A Spring for the Thirsty may not be a polished film, but a certain roughness in it becomes appealing. Ilyenko, a master cinematographer, experiments boldly with high contrast. There is a consistent oneiric quality in the film, which is, however, forcefully grounded in physical reality, the stark facts of the earth and the water.

A Spring for the Thirsty is an original blend of Ukrainian folklore and 1960s Modernist poetry. The main character is the grandfather by the well. His memories bring us to turning points of Ukrainian history, such as the Second World War. The sounds of the axe and the images of apples are reportedly references to the Stalin era, when Ukrainians were forced to chop down their apple gardens. Those references were the reason why the movie was shelved for 22 years.

During the movie the grandfather keeps building his own coffin. But the epilogue is about the old man carrying an apple tree full of apples, and his pregnant granddaughter collecting them... until it is time for her to go into labour. This motif is also an homage to Alexander Dovzhenko's The Earth, a movie which turned bitterly ironic in the light of what happened in Ukraine a few years after it was shot.

The print was ok to watch but perhaps as a result of the film's censorship history the print seems sometimes like one generation too far removed from the original source.

A treasure of the experimental cinema that deserves to be better known.

Pina / Pina – tanzt, tanzt, sonst sind wir verloren - ein Tanzfilm in 3D

Wim Wenders: Pina – tanzt, tanzt, sonst sind wir verloren - ein Tanzfilm in 3D (DE/FR/GB 2011).

Pina / Pina. 
    DE/FR/GB © 2011 Neue Road Movies / Eurowide Film Production. EX: Jeremy Thomas. P: Wim Wenders. Gian-Piero Ringel.
    D: Wim Wenders. DP: Hélène Louvart, Jörg Widmer, Alain Derobe (Stereograph) - 3D. M: Thom Hanreich. ED: Toni Froschhammer. 
    Productions covered include: "Le Sacre du Printemps", "Vollmond", "Café Müller", and "Kontakthof". 
    Loc: Wuppertal. 
    Featuring: das Ensemble des Tanztheaters Wuppertal - Pina Bausch; Regina Advento; Malou Airaudo; Ruh Amarante; Jorge Puerta Armenta; Rainer Behr; Andrey Berezin; Damiano Ottavio Bigi; Clémentine Deluy; Josephine Ann Endicott. 
    106 min. 
    Released in Finland by Bio Rex Distribution with Finnish / Swedish subtitles by Katja Paa... / ... B ... [their names flashed by very fast]. 
    2K DCP in XpanD 3D viewed at Kinopalatsi 10, Helsinki, 24 Sep 2011 (weekend of Finnish premiere).

A rich entry in the history of the dance movie. Pina resonates with the very earliest movies - Edison, Skladanowsky, and Lumière all recorded their version of Loïe Fuller's Serpentine Dance. Wim Wenders brings the dance movie to the future, experimenting with the possibilities of 3D. I am not an expert of the art of the dance nor of the contribution of Pina Bausch to the modern dance, but I guess the ambition here is to document as many facets of the Wuppertal Tanztheater as possible. The range is from tragedy (Le Sacre du printemps) to comedy (the disjecta membra simulation). The dominant feeling is an original sense of humour as in the four seasons dance in a line formation. A great documentary film with an episodic quality. One can safely predict that Pina will have permanent value.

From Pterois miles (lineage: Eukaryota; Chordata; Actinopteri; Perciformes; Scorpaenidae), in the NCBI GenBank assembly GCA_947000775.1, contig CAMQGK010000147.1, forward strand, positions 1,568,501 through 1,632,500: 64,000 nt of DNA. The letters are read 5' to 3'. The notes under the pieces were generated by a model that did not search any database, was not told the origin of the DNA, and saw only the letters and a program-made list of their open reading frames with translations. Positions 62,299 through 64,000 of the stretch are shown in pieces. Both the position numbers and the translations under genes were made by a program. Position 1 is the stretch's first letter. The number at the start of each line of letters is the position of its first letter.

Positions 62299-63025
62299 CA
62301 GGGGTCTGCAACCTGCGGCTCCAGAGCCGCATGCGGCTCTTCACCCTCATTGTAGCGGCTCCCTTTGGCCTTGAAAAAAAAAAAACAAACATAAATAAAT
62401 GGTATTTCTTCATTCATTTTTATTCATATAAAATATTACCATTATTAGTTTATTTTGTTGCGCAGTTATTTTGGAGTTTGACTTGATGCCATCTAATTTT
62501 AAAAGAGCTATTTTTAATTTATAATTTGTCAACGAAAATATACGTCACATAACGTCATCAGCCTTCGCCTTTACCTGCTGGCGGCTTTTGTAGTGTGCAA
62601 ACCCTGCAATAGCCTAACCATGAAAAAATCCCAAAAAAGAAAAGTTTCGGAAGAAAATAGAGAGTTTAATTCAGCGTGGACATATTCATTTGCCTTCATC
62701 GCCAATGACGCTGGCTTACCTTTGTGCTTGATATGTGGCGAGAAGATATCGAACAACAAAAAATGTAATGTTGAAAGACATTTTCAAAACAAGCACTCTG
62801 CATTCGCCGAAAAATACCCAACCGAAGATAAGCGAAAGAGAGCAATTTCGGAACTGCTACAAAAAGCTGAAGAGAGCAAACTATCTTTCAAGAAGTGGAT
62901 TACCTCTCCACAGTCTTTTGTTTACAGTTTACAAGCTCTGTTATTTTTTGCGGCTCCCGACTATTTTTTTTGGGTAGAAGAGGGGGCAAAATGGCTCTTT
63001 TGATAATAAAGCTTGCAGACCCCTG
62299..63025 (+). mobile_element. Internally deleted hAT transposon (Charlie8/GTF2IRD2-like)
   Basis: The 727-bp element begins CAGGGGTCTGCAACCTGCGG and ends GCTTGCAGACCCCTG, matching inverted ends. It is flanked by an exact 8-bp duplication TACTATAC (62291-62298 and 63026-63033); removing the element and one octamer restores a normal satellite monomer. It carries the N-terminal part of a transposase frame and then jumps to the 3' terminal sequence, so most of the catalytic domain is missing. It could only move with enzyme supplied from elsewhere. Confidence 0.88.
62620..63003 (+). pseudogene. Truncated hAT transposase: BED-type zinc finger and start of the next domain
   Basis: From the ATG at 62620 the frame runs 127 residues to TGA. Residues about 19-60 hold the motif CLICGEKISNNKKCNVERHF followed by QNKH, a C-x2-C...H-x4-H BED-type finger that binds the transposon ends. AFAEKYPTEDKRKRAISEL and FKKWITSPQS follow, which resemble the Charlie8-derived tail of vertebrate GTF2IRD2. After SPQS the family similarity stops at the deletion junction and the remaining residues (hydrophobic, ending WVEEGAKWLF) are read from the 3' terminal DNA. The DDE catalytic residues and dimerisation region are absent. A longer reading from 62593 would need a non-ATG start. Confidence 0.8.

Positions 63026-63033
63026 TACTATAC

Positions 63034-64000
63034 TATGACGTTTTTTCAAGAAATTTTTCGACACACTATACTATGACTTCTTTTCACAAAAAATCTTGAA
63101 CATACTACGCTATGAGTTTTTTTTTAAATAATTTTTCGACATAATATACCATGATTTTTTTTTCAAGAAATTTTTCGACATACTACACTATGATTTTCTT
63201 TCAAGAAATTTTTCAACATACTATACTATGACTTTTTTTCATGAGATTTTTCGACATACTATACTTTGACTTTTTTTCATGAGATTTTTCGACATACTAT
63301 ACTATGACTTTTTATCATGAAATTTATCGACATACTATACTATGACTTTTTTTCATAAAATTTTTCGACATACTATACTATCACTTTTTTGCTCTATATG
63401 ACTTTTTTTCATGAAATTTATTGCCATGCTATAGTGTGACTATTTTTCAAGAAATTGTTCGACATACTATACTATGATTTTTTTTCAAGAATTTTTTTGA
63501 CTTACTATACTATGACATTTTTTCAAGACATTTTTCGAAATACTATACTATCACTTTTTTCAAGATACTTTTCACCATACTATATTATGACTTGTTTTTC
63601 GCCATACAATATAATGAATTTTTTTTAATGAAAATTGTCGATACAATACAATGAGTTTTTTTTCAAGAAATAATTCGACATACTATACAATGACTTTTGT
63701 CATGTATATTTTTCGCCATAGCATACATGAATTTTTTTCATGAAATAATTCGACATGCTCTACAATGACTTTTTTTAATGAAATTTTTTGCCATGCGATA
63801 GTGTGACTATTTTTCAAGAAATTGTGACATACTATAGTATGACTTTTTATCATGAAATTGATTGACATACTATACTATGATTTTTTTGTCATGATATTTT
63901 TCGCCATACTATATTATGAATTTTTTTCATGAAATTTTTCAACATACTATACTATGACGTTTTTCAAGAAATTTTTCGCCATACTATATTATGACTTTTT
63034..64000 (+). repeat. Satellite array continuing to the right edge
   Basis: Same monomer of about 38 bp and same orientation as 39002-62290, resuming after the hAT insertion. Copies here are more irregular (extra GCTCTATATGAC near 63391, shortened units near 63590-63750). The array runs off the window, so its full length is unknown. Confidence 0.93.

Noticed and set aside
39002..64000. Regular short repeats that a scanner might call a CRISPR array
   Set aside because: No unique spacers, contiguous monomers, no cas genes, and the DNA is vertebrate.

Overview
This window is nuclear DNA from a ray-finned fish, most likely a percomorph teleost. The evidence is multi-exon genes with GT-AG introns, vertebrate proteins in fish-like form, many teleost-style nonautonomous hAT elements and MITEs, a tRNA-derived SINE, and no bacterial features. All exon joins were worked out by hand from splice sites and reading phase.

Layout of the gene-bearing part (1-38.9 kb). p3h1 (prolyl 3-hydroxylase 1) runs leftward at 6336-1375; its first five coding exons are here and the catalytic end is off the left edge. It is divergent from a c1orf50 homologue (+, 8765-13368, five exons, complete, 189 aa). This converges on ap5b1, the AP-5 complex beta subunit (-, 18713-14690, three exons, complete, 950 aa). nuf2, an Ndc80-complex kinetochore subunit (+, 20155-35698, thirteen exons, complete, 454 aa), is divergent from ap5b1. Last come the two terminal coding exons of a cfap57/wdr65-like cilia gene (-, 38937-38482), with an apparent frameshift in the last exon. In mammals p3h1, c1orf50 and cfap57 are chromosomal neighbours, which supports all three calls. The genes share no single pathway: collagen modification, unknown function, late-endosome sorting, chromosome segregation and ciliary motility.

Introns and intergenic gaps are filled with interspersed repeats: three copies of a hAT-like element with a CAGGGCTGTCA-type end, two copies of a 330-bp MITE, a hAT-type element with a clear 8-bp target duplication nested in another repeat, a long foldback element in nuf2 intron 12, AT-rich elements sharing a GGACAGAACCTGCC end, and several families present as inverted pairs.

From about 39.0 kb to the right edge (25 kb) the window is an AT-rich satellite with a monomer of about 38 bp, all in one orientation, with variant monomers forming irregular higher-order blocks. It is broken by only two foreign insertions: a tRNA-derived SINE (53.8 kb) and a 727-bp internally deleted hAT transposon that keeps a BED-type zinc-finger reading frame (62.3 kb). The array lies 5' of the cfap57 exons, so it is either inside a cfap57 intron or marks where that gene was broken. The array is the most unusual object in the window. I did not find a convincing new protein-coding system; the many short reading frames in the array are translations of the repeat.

The 3D is fine. It is interesting to notice that the 3D emphasizes the unrealistic quality of the image. Wim Wenders has often had a gorgeous visual quality in his movies, but despite the 3D this movie seems often to have low definition. It does not really harm. Some of the most powerful scenes are old black and white visual records of Pina Bausch. (Such basic televised records were my first impressions of her in the 1980s, and unforgettable they are.)

Beyond the jump break Wim Wenders on Pina Bausch (in German and in English):

Friday, September 23, 2011

Winnie the Pooh (2011)

Winnie the Pooh (2011) PC: Disney, D: Stephen J. Anderson & John Hall, EX: John Lasseter, based on the books written by A. A. Milne and illustrated by E. H. Shepard.

Nalle Puhin elokuva – uudet seikkailut Puolen hehtaarin metsässä / Nalle Puh – nya äventyr i Sjumilaskogen.
    US © 2011 Disney Enterprises. EX: John Lasseter. D: Stephen J. Anderson, John Hall. SC: based on the books written by A. A. Milne and illustrated by E. H. Shepard (1926, 1928). M: Henry Jackman. "Winnie the Pooh" theme by Richard B. Sherman and Robert B. Sherman (1966).
    69 min.
    Distributed in Finland by The Walt Disney Company Nordic (Finland).
    2K DCP of the Finnish voice version viewed at Tennispalatsi 1, Helsinki (day of Finnish premiere), 23 Sep 2011.